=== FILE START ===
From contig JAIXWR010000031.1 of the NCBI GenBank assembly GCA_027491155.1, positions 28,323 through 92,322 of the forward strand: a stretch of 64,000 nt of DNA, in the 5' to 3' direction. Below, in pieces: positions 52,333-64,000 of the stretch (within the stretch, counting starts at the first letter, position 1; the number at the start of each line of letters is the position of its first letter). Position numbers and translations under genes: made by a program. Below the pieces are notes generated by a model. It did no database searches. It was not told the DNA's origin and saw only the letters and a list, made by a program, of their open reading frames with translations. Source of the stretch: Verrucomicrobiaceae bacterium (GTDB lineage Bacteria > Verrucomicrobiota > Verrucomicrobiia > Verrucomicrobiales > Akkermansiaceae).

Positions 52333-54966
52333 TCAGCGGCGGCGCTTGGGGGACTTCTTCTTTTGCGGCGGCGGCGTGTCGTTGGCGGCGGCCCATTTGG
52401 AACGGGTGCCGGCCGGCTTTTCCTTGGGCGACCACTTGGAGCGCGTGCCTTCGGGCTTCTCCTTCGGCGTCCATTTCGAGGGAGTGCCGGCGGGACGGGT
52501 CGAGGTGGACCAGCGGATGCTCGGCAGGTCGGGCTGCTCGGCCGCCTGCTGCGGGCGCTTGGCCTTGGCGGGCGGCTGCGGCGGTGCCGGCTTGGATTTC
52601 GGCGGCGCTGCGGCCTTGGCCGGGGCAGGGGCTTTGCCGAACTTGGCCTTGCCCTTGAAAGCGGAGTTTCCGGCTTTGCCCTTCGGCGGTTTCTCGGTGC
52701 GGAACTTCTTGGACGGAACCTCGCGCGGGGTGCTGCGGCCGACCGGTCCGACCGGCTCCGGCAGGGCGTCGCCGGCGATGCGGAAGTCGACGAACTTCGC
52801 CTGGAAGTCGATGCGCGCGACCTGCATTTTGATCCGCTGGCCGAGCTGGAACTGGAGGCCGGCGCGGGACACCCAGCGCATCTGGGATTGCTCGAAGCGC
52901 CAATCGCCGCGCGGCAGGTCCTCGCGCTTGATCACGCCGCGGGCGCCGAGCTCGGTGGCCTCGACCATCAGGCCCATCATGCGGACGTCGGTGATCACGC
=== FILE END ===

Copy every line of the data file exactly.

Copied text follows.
From contig JAIXWR010000031.1 of the NCBI GenBank assembly GCA_027491155.1, positions 28,323 through 92,322 of the forward strand: a stretch of 64,000 nt of DNA, in the 5' to 3' direction. Below, in pieces: positions 52,333-64,000 of the stretch (within the stretch, counting starts at the first letter, position 1; the number at the start of each line of letters is the position of its first letter). Position numbers and translations under genes: made by a program. Below the pieces are notes generated by a model. It did no database searches. It was not told the DNA's origin and saw only the letters and a list, made by a program, of their open reading frames with translations. Source of the stretch: Verrucomicrobiaceae bacterium (GTDB lineage Bacteria > Verrucomicrobiota > Verrucomicrobiia > Verrucomicrobiales > Akkermansiaceae).

Positions 52333-54966
52333 TCAGCGGCGGCGCTTGGGGGACTTCTTCTTTTGCGGCGGCGGCGTGTCGTTGGCGGCGGCCCATTTGG
52401 AACGGGTGCCGGCCGGCTTTTCCTTGGGCGACCACTTGGAGCGCGTGCCTTCGGGCTTCTCCTTCGGCGTCCATTTCGAGGGAGTGCCGGCGGGACGGGT
52501 CGAGGTGGACCAGCGGATGCTCGGCAGGTCGGGCTGCTCGGCCGCCTGCTGCGGGCGCTTGGCCTTGGCGGGCGGCTGCGGCGGTGCCGGCTTGGATTTC
52601 GGCGGCGCTGCGGCCTTGGCCGGGGCAGGGGCTTTGCCGAACTTGGCCTTGCCCTTGAAAGCGGAGTTTCCGGCTTTGCCCTTCGGCGGTTTCTCGGTGC
52701 GGAACTTCTTGGACGGAACCTCGCGCGGGGTGCTGCGGCCGACCGGTCCGACCGGCTCCGGCAGGGCGTCGCCGGCGATGCGGAAGTCGACGAACTTCGC
52801 CTGGAAGTCGATGCGCGCGACCTGCATTTTGATCCGCTGGCCGAGCTGGAACTGGAGGCCGGCGCGGGACACCCAGCGCATCTGGGATTGCTCGAAGCGC
52901 CAATCGCCGCGCGGCAGGTCCTCGCGCTTGATCACGCCGCGGGCGCCGAGCTCGGTGGCCTCGACCATCAGGCCCATCATGCGGACGTCGGTGATCACGC